COLOGNE, Germany -- Among a striker's more prized attributes is a sense of timing. A forward needs to know when to make runs to try to shake off a defender and arrive at the best moment to have a shot at goal.
Since the start of the season in the English Championship, United States international and Norwich City forward Josh Sargent has taken that trait to a different level. Not only is he scoring goals at a regular clip -- tallying six times in 10 league encounters -- but with just a little less than two months to go until the Americans' World Cup campaign begins, his run has put him peaking at the perfect time to make manager Gregg Berhalter's final roster and perhaps log heavy minutes in Qatar.
"I haven't really had a season like this," Sargent said during a roundtable with reporters on Wednesday. "I would say in terms of getting a lot of scoring chances, getting minutes at striker like I have, this season so far, yeah, confidence is at an all-time high at the moment. I'm just trying to keep that momentum going as long as possible, keep scoring goals."
It has been little more than a year since Sargent last suited up for the U.S., that being the 4-1 World Cup qualifying win over Honduras in which he was subbed at halftime, and thus played no part in the second-half comeback that was critical to the U.S. team's qualification effort. His form at club level was no better. As Norwich slogged through a season that ended in relegation, Sargent was cast oftentimes as a winger, which took him well out of his comfort zone despite having occasionally played the position at previous club Werder Bremen, and he struggled to contribute offensively. A pair of injuries at the end of the season meant the campaign finished on an even more disappointing note.
"I would just say it was a frustrating time," he said. But the U.S. forward doesn't begrudge the time he spent out wide, even as he admitted it didn't play to his strengths.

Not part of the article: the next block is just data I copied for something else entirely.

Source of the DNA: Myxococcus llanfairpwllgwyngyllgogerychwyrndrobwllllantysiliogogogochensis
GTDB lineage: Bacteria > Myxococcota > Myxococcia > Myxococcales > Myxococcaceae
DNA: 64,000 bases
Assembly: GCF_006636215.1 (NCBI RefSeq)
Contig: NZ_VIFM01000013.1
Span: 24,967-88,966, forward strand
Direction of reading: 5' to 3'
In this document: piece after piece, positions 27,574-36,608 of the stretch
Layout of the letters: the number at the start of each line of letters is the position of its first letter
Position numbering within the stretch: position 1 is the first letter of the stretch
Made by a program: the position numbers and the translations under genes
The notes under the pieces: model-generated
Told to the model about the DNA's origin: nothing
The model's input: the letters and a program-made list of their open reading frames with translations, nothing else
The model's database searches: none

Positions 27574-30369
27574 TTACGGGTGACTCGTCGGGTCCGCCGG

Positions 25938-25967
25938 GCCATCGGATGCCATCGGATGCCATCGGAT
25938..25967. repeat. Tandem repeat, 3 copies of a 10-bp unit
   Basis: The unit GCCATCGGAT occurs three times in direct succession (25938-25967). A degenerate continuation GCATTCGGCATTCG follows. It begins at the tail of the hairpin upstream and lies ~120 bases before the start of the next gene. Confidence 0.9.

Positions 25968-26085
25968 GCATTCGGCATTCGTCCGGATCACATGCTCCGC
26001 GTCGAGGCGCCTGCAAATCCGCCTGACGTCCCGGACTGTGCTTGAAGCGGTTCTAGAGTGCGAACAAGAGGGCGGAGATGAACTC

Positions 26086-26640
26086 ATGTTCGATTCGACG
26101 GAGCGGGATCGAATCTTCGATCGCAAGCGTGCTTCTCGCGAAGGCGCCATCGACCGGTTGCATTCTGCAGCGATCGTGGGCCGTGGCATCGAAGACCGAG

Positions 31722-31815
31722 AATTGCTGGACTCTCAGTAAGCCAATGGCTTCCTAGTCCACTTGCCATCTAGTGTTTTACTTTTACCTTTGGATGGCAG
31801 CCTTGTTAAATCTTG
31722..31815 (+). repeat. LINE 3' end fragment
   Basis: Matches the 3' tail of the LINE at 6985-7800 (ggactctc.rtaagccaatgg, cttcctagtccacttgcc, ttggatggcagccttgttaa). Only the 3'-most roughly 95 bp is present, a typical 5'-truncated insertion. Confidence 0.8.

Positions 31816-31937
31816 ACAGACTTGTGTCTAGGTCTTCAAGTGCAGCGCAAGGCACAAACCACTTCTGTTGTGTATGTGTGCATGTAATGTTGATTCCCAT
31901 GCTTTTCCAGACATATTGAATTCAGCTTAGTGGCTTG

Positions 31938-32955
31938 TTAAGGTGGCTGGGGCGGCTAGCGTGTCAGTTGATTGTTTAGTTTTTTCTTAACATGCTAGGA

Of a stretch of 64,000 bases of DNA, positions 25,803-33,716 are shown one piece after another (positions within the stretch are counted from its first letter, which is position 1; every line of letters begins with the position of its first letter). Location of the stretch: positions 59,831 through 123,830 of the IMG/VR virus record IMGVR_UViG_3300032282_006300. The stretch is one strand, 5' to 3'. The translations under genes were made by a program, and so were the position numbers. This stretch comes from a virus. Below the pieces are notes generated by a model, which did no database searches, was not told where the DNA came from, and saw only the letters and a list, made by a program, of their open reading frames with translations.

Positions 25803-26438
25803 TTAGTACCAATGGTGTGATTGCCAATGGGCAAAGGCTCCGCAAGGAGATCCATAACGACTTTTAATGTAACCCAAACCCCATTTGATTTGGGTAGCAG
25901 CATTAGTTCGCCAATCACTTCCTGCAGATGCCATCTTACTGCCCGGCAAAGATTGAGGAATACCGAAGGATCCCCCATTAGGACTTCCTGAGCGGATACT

"I think I'm a team player. I'm not one to say, 'No, I'm not gonna play winger if a coach wants me to play there,'" he said. "I definitely learned a new position. It's not where I feel the most comfortable, but at the same time, I was getting playing time in the [Premier League] and the best league in the world. So I wasn't gonna complain too much. But I think I feel most free and I feel most confident when I get to play striker."
As the minutes at the No. 9 position continued to be hard to come by, it led Berhalter to look elsewhere for a solution, with Ricardo Pepi and Jesus Ferreira getting most of the reps during the rest of qualifying. It meant that player who was once thought to be The Next Big Thing at striker for the U.S. became something of an afterthought.
Fast-forward to this season, and Sargent's patience and willingness to do the dirty work for the team paid off. Time spent in the weight room meant he entered the season stronger and fitter than he's ever been.
"I don't want to brag or anything, but during my injury at the end of the season, I kind of made it a goal for myself and with the athletic department at Norwich," he said. "I realize these guys are pretty big and strong in the Prem, so I made it a goal of mine to hit the gym a bit more and try to work on that."